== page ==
What events are taking place in Washington, DC in June?
In the Havana port on February 15, 1898, an explosion of unknown origin sunk the battleship U.S.S. Maine, killing 266 of the ship’s crew of 354 people. The sinking of the Maine stoked anti-Spanish feelings in the United States, which eventually resulted in a naval blockade of Cuba and the declaration of war against Spain.
During the next 20 years, the United States intervened militarily in Cuban politics on three separate occasions: 1906–09, 1912–13, and 1917–22. In 1912, U.S. Marines were dispatched to Cuba to quash anti-discrimination demonstrations by Afro-Cubans.
While on a supposedly pleasant visit to Cuba, the Maine was really dispatched there to defend the interests of American citizens when an insurrection against Spanish government erupted in Havana in January of this year. In March, an official United States Naval Court of Inquiry determined that the ship was blown up by a mine, but did not directly accuse Spain for the disaster.
On February 15, 1898, a mystery explosion sunk the battleship USS Maine in Havana Harbor, igniting a conflict between the United States and Spain that would last for years. The United States backed their cause and, following the explosion of the Maine, urged that Spain grant Cuba independence.
The invasion was expected to be supported by the Cuban people and parts of the Cuban military, according to the strategy. The ultimate aim was the removal of Castro from power and the formation of a non-communist administration that was sympathetic to the United States.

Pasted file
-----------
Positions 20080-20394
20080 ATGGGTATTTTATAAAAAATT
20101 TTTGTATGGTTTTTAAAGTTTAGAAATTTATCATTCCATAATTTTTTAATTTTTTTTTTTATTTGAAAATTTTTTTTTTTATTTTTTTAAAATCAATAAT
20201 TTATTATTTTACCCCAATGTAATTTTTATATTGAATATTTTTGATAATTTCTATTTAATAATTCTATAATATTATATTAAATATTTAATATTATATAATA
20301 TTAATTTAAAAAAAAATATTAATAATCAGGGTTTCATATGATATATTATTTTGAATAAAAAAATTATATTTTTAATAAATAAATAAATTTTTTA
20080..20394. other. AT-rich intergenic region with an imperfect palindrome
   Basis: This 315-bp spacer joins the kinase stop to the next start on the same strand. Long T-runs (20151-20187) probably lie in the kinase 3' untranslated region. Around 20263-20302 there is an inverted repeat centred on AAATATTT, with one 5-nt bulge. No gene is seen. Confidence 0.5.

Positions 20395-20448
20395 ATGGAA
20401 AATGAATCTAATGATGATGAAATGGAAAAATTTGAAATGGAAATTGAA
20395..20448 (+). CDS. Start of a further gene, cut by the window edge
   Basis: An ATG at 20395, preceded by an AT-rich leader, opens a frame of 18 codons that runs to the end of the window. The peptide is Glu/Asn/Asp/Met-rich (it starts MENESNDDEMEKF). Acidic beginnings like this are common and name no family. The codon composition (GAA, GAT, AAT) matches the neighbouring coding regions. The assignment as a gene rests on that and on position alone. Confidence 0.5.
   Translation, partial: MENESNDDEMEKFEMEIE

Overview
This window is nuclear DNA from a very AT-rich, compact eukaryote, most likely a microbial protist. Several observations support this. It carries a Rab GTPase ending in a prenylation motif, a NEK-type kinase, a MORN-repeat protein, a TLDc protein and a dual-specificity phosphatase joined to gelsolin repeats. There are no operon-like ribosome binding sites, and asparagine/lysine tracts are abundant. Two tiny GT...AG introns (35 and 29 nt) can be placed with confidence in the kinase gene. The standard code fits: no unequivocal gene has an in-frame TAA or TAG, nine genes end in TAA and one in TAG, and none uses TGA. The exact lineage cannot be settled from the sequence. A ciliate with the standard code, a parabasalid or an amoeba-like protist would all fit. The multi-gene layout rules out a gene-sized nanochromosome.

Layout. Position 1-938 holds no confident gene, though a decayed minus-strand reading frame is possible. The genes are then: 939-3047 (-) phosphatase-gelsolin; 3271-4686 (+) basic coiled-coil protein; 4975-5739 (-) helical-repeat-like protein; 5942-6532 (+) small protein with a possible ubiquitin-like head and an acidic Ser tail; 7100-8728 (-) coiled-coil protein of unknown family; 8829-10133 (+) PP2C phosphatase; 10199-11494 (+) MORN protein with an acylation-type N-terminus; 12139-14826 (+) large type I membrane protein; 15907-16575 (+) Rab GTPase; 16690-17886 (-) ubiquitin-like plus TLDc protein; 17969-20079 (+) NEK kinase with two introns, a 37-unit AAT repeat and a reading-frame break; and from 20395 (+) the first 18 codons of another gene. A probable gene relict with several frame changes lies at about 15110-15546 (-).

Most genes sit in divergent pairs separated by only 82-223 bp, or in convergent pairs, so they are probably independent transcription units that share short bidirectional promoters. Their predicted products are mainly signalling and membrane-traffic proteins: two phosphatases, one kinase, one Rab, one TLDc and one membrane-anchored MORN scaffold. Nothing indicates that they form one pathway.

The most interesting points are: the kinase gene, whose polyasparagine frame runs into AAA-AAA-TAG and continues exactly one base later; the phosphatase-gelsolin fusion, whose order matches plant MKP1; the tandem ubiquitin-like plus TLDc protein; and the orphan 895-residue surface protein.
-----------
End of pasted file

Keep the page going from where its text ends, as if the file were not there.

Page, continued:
Cuba is officially known as the Republic of Cuba (Repblica de Cuba).
The Spanish–American War lasted from April 25, 1898, to August 12, 1898, and it came to a close on December 10, 1898, with the signing of the Treaty of Paris. As a result of the departure of Spanish forces from Cuba in December 1898, the United States held the island until 1902, and, in accordance with the Teller Amendment, did not try to annex the island at that time.
What was the nature of the change in ties between the United States and Cuba following the Cuban Revolution? Despite the fact that the United States government recognized the government of Cuba, suspicion increased among Americans because they did not want a Communist nation so near to the United States.
It was in 1898, during the Spanish–American War, that the United States captured Guantánamo Bay and constructed a naval station there, which became known as the Battle of Guantánamo Bay. After signing a lease in 1903, the United States was granted authority to utilize the area as a coaling station and naval base by the Cuban government.
On December 10, 1898, the Treaty of Paris, which brought the Spanish-American War to a close, was signed. Spain relinquished all claims to Cuba, gave Guam and Puerto Rico to the United States, and handed sovereignty over the Philippines to the United States in exchange for a sum of $20 million dollars.
When an explosion rocked the Havana port on the night of February 15, 1898, it was just three weeks after the battleship USS Maine had docked for a cordial visit with the Cuban government. Both came at the same fundamental conclusion: that the ship had been destroyed by a magazine explosion that had been caused by an external blast, which they both agreed on.
An explosion in Havana Harbor on the night of February 15 tore through the ship’s hull, killing more than 260 men who were on board. One hundred and twenty-two members of the crew made it out alive.
During the Cuban War of Independence, the Maine was dispatched to Havana Harbor to safeguard American interests. On the evening of February 15, 1898, she exploded and sunk, killing 268 sailors, or roughly three-quarters of her crew, in the process. In 1898, a commission of investigation for the United States Navy determined that the ship had been lost by an exterior explosion caused by a mine.